Quoting the bible to contradict a Christian almost never helps, but there is only one part that brushes against the value of an unborn life versus a fully formed human.
Exodus 21:22 –
And if men struggle with each other and strike a woman with child so that she has a miscarriage, yet there is no [further] injury, he shall surely be fined as the woman’s husband may demand of him; and he shall pay as the judges decide. But if there is any [further] injury, then you shall appoint as a penalty life for life, eye for eye, tooth for tooth, hand for hand, foot for foot, burn for burn, wound for wound, bruise for bruise.
We can extrapolate from this that the value of an unborn fetus is not equal to the value of the mother. As the passage says, cause a miscarriage and you’ll be fined, not put to death. There are pages and pages of research about this passage where pro-lifers try to twist and contort the meaning in the original Hebrew, but the context makes it quite easy to understand the message that was trying to be conveyed.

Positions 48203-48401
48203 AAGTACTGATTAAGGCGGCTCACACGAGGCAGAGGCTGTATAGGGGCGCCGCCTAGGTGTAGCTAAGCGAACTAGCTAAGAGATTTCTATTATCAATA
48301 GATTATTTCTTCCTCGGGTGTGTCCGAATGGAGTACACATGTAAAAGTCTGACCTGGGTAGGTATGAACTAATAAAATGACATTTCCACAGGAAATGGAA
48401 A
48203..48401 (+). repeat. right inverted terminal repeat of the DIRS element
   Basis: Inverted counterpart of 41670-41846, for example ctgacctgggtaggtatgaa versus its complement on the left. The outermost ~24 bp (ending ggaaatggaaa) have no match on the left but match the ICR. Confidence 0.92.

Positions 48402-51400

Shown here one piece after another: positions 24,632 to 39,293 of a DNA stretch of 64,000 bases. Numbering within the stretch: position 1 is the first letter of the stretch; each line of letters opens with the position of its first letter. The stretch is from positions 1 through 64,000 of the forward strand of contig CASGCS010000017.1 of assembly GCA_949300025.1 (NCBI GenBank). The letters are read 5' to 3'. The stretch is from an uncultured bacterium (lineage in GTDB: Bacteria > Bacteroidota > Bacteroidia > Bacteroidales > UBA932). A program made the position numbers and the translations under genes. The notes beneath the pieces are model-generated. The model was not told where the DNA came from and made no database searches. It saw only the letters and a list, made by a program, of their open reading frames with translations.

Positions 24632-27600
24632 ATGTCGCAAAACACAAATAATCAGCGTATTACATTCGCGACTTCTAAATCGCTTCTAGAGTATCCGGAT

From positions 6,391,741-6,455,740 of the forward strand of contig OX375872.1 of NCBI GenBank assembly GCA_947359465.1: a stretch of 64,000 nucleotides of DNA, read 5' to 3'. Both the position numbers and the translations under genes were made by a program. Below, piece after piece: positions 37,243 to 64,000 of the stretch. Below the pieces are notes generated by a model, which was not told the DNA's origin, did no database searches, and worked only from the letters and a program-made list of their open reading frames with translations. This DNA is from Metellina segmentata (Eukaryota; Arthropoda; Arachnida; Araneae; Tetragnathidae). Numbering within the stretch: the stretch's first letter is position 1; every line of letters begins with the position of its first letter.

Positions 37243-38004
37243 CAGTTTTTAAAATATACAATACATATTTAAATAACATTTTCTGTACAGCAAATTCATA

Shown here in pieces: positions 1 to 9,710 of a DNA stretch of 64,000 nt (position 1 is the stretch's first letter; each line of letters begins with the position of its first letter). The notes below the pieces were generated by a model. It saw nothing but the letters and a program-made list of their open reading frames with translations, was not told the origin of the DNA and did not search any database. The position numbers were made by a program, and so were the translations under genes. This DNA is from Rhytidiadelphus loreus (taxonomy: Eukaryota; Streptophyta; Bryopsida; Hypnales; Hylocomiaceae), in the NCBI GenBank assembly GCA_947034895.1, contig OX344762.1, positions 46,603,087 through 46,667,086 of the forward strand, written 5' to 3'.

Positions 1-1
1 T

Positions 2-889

Biblical Scholars– the overwhelming majority of which are pro-life– argue that the verse refers only to live births. But at least one admits that “in fact, it is never used for a miscarriage, though it is used of a still birth.”
Further to that, does this passage make sense if it only refers to live births? Where is the harm, exactly, if the woman is struck and then gives birth? If it is the harm of being struck, then why the reference to “miscarriage” or “birth”– your choice? It really does not make much sense unless it refers to a miscarriage.
The pro-life partisans argue that the particular Hebrew word is not used elsewhere to refer to still-births, but, of course, the Bible isn’t a comprehensive list of all possible eventualities. The argument has some currency, but not very much, in my view.